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Q: I run a livery business from my farm and have recently experienced difficulties with a horse owner being unable to pay their livery fees.
I am worried that the owner will simply leave the yard without settling their debts. I believe I can claim their horse in lieu of their debts; can I do this or what are the alternatives?
Under English law, the claiming of a horse as you describe is referred to as “a right of lien”, whereby you are at liberty to retain goods until a bad debt is settled.
However, according to Kerry Humble of Blake Lapthorn solicitors, in the absence of a livery agreement, the law does not imply the right of lien into any agreement you and the owner may have.
“Far better is to pre-empt the situation before large amounts of money start accruing, and have a livery agreement drawn up that includes a lien over owners, horses or goods kept at the yard,” Kerry said.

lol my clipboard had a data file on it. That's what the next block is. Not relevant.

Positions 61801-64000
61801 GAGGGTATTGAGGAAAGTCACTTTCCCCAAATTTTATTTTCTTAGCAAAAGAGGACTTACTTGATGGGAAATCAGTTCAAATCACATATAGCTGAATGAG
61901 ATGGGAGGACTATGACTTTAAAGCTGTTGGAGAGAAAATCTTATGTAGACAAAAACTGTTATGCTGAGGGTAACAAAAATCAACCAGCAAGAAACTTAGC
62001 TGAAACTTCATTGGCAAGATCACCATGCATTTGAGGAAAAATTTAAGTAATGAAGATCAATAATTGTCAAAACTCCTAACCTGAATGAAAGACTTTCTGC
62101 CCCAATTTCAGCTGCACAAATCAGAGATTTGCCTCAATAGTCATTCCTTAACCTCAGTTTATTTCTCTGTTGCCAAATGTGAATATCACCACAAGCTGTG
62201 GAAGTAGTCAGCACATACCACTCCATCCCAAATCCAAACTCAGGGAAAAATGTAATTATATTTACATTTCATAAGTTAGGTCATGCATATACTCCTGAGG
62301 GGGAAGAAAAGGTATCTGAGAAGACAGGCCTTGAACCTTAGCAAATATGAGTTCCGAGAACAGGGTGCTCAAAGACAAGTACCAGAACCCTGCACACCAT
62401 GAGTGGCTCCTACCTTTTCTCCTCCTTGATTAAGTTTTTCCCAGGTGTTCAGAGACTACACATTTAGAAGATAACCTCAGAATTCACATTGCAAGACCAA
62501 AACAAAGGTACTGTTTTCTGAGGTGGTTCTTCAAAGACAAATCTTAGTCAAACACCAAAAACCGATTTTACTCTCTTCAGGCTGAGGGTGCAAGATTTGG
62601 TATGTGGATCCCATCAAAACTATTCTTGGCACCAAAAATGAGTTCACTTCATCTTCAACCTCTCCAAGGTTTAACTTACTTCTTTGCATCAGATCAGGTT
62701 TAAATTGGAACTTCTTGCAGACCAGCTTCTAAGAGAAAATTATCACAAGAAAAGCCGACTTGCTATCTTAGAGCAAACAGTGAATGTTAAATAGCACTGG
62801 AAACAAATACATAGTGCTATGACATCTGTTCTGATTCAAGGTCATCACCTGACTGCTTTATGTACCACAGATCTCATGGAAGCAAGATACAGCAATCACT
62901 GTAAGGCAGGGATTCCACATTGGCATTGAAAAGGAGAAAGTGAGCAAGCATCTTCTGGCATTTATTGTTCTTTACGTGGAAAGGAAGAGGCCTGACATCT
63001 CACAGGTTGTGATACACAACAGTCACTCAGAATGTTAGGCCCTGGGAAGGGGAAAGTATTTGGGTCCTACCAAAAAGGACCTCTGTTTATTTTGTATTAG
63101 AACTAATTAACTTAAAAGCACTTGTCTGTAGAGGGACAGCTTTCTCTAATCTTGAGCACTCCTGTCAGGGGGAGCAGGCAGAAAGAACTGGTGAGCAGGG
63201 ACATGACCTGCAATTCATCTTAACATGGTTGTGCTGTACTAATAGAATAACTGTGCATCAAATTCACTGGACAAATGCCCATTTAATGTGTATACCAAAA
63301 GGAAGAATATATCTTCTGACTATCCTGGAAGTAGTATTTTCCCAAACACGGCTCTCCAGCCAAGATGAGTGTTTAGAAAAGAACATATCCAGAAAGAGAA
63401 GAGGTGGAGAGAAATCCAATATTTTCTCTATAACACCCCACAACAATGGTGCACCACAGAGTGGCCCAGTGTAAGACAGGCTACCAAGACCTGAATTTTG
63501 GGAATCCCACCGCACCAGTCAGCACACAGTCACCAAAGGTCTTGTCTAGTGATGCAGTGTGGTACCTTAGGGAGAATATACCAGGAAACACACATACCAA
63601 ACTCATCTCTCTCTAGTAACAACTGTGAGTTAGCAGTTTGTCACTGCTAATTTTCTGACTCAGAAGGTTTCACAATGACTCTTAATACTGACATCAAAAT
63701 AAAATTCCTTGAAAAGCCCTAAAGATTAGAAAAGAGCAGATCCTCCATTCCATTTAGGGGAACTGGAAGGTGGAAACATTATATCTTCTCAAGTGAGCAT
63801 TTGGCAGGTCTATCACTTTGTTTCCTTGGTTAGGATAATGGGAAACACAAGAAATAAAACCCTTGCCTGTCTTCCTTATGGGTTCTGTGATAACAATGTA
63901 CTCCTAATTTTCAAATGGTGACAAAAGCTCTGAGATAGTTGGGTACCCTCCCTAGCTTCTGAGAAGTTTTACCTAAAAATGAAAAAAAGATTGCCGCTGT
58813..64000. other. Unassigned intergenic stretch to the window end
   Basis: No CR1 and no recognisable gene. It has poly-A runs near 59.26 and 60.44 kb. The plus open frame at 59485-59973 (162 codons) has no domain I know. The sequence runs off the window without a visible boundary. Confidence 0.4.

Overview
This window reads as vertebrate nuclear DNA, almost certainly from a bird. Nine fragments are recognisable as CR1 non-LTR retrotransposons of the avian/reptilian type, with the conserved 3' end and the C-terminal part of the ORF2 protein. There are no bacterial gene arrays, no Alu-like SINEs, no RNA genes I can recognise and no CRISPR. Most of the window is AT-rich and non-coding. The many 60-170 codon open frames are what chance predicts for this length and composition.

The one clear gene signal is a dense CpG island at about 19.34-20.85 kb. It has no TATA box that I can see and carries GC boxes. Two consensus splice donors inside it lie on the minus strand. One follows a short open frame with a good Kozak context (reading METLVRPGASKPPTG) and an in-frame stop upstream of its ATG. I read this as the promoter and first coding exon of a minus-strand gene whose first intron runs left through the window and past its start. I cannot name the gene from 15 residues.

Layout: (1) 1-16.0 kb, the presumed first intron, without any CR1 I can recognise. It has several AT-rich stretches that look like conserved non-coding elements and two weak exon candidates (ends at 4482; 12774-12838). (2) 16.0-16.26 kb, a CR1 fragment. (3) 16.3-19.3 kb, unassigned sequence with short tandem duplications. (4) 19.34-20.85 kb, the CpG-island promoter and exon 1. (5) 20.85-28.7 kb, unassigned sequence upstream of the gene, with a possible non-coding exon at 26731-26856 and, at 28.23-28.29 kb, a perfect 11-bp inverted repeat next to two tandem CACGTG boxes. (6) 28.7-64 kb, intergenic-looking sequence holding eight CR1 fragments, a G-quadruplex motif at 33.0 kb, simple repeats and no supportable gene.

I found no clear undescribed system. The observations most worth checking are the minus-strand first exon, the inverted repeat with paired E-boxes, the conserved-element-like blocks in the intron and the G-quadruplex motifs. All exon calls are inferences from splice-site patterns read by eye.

“It is advisable to include the ‘power of sale’ in an agreement, so you can unequivocally sell such items to settle debts.
“However, it is important that the agreement is specific as to the terms of credit and when payment is due; for example, is it monthly, weekly, etc.”
In these uncertain economic times, it is important to keep an eye on unpaid accounts, so that large debts — which in some cases could outweigh the value of the horse, especially in today’s falling market — do not accumulate.
“Within an agreement, you can clearly define your terms of business and state what is and isn’t included in the livery service,” said Kerry.
“I would also suggest you ask for one month’s payment in advance from your liveries, or even a returnable deposit should an owner decide to leave the yard.
“A clear agreement will not only benefit your business, but also your owners, as there should be no disagreement as to what the livery fee includes.”
Without an agreement, you may have to seek your livery’s debts (up to £5,000) through the county court small claims track.
“However, each party has to meet their own legal costs,” said Kerry. “Court fees and witness expenses are recoverable by the successful party.”
Blake Lapthorn, tel: 02380 857108 www.bllaw.co.uk
This article was first published in Horse & Hound (21 January, ’10)
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